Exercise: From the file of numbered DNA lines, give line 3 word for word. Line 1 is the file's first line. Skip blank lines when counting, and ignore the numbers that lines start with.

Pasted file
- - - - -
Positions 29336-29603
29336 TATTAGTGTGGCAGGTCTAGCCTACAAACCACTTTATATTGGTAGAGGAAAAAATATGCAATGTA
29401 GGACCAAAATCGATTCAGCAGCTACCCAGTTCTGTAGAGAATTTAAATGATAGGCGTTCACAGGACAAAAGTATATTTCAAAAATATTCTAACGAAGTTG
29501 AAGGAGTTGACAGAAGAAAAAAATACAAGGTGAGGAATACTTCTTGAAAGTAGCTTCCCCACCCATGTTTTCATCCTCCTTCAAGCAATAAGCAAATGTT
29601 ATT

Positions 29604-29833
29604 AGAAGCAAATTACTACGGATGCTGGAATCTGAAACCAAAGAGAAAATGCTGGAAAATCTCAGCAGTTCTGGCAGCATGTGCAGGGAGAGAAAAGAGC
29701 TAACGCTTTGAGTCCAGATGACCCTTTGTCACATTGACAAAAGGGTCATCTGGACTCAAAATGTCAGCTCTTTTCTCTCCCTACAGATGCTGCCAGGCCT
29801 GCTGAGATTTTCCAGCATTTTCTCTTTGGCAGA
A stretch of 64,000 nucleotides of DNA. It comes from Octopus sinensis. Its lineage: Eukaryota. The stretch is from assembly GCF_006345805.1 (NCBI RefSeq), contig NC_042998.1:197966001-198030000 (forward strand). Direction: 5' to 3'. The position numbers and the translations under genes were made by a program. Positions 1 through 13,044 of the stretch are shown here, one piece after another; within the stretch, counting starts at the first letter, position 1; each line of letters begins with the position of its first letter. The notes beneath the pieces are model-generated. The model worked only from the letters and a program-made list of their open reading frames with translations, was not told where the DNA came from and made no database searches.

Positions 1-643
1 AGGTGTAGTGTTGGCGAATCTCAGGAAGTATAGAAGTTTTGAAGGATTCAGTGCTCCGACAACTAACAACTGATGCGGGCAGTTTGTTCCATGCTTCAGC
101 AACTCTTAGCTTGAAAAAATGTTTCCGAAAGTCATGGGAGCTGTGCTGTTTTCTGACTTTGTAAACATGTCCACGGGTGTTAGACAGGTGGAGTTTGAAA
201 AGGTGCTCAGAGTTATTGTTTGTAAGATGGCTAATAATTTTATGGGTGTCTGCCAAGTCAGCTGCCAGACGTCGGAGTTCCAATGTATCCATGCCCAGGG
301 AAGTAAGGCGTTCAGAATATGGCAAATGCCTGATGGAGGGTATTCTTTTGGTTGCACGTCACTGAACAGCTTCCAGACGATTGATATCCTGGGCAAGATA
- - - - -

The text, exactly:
29401 GGACCAAAATCGATTCAGCAGCTACCCAGTTCTGTAGAGAATTTAAATGATAGGCGTTCACAGGACAAAAGTATATTTCAAAAATATTCTAACGAAGTTG